Contrasting Fine-Scale Distributional Patterns of Zooplankton Driven By the Formation of a Diatom-Dominated Thin Layer

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Marine Science


Ocean Science and Engineering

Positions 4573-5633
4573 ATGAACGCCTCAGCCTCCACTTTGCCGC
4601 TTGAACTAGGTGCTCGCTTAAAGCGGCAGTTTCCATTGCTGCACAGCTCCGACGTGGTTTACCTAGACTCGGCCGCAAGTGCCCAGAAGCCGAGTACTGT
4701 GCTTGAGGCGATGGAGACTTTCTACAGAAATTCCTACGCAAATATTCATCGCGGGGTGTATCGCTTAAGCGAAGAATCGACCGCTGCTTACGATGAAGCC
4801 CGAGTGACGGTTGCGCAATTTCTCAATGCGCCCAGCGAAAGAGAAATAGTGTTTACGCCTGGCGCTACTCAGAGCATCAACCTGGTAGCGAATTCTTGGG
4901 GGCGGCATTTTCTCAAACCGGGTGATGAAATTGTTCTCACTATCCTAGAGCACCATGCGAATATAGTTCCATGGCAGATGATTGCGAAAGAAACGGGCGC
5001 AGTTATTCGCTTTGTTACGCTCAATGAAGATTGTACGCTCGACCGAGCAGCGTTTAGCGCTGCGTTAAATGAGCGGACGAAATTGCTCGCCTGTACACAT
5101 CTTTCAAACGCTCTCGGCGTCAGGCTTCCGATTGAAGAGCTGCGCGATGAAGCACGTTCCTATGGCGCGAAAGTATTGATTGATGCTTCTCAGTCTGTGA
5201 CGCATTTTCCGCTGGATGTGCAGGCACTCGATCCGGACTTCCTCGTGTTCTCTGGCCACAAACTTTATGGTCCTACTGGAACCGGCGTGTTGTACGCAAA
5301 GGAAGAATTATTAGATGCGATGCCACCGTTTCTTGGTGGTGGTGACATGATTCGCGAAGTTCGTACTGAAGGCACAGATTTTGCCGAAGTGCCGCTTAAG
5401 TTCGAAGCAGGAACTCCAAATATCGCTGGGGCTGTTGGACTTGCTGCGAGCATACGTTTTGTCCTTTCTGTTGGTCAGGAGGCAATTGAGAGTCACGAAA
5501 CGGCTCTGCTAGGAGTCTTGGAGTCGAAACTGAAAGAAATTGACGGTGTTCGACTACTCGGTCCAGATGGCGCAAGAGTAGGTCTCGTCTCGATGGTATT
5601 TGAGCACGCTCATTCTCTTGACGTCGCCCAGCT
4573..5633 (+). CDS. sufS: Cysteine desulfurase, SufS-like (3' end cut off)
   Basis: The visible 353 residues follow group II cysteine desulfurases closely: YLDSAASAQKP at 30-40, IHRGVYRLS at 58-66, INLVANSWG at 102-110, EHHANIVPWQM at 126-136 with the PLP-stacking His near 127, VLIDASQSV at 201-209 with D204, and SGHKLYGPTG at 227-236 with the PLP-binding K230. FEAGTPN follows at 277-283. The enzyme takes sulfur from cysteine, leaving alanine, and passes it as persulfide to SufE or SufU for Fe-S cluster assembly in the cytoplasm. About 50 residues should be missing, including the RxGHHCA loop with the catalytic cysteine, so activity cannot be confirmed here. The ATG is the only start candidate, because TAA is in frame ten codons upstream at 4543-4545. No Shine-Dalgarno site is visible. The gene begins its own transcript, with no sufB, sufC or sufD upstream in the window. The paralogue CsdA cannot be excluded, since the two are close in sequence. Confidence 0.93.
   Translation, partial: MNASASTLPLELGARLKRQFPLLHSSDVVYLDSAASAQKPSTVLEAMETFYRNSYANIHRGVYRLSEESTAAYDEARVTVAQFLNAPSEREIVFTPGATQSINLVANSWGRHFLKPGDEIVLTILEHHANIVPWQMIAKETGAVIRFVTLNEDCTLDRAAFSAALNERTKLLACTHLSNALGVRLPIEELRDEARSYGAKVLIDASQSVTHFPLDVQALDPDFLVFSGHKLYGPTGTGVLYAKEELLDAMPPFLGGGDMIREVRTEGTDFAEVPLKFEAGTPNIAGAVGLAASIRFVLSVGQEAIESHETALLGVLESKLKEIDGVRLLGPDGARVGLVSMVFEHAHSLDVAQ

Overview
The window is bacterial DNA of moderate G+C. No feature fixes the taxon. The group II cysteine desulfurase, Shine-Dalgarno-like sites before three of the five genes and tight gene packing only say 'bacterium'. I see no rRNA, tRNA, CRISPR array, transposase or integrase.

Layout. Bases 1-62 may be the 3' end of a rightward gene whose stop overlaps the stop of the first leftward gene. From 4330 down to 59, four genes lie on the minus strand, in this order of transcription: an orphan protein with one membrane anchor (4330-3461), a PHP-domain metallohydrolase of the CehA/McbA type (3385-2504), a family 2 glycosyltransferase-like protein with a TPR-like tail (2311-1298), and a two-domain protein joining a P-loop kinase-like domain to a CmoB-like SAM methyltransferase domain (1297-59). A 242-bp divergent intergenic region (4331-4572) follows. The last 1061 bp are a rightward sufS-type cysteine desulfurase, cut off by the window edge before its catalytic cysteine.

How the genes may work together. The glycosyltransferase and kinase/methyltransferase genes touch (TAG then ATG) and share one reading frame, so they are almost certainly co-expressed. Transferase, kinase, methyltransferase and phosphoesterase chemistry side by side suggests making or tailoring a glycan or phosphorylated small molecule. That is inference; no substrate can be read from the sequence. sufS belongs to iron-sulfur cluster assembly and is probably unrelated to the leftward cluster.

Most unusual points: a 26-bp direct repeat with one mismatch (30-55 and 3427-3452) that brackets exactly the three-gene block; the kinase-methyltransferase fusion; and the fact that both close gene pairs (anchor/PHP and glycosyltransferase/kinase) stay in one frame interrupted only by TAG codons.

Although plankton thin layers have been described and modeled in a variety of environments, the physical structure surrounding the layer, associated biological rates, and distributions of multiple trophic levels are rarely examined simultaneously. Similar combinations of measurements, such as growth, mortality, and spatial relationships among plankton, are key to understanding how physical processes generating thin layers can influence abundances, composition, and predator‐prey interactions. An in situ imaging system was deployed along a southward‐oriented transect to describe the full ~ 2.3‐km extent of a thin layer arching from 8 to 4 m deep, with Chlorophyll a enhanced by an order of magnitude inside the layer (23.9 mg m−3 peak concentration). Physical oceanographic measurements, distributions of different plankton groups, and output from a high‐resolution model indicated that surface convergence and vertical shear drove the formation of the layer, which was dominated by Odontella sp. diatoms that were relatively scarce in the broader study region. Phytoplankton apparent growth (0.64 d−1) balanced microzooplankton grazing rates (0.52 d−1) within the layer, whereas grazing mortality (2.23 d−1) greatly exceeded phytoplankton growth (−0.39 d−1) outside the thin layer. Mesozooplankton had starkly differing distributions; copepods aggregated south of the layer near the surface, and doliolids followed the thin layer trajectory. A physical oceanographic model run over a 1‐month time period, including the time of sampling, indicated that similar surface convergences occurred frequently. Thin layers driven by convergence and shear may be common, with behavioral and buoyancy differences among plankton likely contributing to community structure and modification of trophic transfer.

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